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How To Actually Tell The Difference Between A Cold And A Flu So You Can Get Better Faster

This year's flu season has been the worst we've seen in a long time. The whole country is struggling to fend off the symptoms, and it's honestly getting to be a bit much. We all seem to be fighting off a cold or flu every second week, but how do you know when you should be worried?

Lately, the flu has gotten this new dangerous reputation. However, it can be hard to know the difference between the common cold and the flu.

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Dr. Jennifer Caudle recently spoke with Bustle to help decipher the differences between a cold and a flu, and it is really helpful to get a doctor's advice. "It can be hard to tell between having a cold and having the flu, because a lot of the symptoms like sneezing, coughing, tend to overlap," Caudle said.

There are however a few ways that you can tell the difference. "The flu comes on rather quickly and symptoms seem to be more severe than a cold," Claudle says. "Things like high fever and muscle aches and pains tend to hit you like a bus and it just wipes people out."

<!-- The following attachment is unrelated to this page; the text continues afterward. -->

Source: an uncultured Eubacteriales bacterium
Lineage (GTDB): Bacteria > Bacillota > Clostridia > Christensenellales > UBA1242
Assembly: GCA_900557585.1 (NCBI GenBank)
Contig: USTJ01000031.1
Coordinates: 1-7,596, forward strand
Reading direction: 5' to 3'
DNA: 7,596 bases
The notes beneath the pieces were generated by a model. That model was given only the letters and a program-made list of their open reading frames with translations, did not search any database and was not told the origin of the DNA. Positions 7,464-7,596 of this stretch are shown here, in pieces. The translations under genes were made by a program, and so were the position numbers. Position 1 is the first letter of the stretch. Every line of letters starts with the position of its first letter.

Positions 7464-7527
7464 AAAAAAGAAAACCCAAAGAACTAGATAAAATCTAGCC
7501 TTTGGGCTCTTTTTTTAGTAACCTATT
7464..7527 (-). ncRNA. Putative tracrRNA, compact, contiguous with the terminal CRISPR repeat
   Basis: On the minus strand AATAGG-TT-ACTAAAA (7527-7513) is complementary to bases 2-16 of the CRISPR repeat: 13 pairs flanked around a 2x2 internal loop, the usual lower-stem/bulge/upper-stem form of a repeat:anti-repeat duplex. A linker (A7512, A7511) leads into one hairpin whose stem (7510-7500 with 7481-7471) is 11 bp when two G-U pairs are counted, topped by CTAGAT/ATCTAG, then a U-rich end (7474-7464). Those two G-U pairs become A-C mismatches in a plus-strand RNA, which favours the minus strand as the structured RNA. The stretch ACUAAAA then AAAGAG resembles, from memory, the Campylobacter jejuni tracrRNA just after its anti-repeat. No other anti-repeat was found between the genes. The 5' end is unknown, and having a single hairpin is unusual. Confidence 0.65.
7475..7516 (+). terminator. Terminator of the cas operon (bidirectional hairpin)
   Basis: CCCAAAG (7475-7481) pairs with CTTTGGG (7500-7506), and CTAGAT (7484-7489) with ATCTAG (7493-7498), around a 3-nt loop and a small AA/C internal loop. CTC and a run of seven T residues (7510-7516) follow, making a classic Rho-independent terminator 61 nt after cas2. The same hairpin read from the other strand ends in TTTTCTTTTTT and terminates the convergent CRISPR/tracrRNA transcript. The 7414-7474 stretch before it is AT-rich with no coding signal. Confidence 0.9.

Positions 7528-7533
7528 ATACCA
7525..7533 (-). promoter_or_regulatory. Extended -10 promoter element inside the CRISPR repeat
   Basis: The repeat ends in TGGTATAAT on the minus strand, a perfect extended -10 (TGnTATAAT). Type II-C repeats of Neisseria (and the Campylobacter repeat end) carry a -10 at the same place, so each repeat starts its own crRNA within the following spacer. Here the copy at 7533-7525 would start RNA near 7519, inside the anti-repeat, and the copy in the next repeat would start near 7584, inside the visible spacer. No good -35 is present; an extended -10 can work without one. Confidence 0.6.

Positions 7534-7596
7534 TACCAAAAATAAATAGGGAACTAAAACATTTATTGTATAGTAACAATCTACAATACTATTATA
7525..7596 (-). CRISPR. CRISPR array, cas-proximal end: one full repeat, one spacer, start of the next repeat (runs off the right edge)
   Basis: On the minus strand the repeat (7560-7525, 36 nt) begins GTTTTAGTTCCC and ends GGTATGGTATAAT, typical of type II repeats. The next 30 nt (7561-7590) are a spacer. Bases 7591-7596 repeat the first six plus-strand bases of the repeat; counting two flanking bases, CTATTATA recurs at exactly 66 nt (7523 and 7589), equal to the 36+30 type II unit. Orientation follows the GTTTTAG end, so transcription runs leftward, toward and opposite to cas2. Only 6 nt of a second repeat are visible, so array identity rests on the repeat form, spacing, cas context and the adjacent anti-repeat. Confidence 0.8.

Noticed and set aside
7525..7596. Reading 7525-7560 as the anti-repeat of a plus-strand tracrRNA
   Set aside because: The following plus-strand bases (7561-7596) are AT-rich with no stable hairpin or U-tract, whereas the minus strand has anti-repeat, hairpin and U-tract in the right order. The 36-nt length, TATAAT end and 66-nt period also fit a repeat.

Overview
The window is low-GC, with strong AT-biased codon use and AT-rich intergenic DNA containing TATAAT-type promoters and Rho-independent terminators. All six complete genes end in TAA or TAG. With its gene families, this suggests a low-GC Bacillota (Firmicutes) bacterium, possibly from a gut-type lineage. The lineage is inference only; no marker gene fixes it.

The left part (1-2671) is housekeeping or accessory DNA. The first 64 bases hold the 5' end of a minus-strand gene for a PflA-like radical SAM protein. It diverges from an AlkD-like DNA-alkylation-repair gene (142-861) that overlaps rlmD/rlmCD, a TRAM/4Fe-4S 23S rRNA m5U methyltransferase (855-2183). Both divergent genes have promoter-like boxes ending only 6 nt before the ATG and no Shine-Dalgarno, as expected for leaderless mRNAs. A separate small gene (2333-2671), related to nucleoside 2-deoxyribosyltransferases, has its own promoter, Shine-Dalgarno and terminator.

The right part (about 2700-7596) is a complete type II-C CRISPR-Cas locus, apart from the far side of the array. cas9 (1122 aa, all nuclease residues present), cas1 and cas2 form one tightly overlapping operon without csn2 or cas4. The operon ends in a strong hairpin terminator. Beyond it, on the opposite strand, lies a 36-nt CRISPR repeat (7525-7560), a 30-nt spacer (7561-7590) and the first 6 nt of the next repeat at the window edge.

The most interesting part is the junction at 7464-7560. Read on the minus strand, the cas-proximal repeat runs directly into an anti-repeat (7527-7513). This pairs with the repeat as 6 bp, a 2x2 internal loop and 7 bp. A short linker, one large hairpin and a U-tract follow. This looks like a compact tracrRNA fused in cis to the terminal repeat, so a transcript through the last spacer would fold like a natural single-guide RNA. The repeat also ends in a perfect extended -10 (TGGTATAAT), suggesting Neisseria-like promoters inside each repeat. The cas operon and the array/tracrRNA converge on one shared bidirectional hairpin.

Here are some other tricks to tell if it's a cold or a flu:

1. If you are suddenly extremely tired all the time

Your energy levels are a really good indicator of your health, and suddenly becoming incredibly exhausted all the time is more often linked to the flu rather than a cold. While you might feel a bit run down while you have a cold, the weakness you'll feel while you have a flu will probably make it almost impossible to do the things you would normally do.  

2. If your muscles ache and you are experiencing chills

Not only will you feel tired when you have the flu, but you're going to get a lot of unexplained pains in your back, legs, head, and neck. Body aches aren't typically associated with a regular cold.

There are a few symptoms you should watch out for as well...

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3. If your cough is severe

While you might think that a cough is often associated with a cold, it should only be light coughing. Severe coughing is much more likely to indicate a flu.

4. If your throat is getting sore

Healthline.com says "in the earliest stages of the flu, your throat may feel scratchy and irritated. You may also feel a strange sensation when you swallow food or drinks. If you have a sore throat, it will likely get worse as the virus progresses."

5. If your fever is above 100˚F (38˚C)

A fever is your body's way of fighting off infections, so it's pretty obvious that it would indicate a flu. The temperature of your fever is important, as it's important to see a doctor if it raises to 103˚F.

6. If you experience any gastrointestinal issues

Any time you start to experience diarrhea, vomiting or stomach pain, it's time to admit that you have the flu. It's important to stay hydrated, as it's really the only thing you can do to combat it.

When you do have the flu, it's important to know that the best thing you can do is stay home and avoid contact with others, unless you are getting medical care. Make sure to keep an eye on your temperature, and don't forget to see a doctor if goes to 103˚F. Knowing what you're dealing with can help make sure you are getting the right medication, so remember this for the future!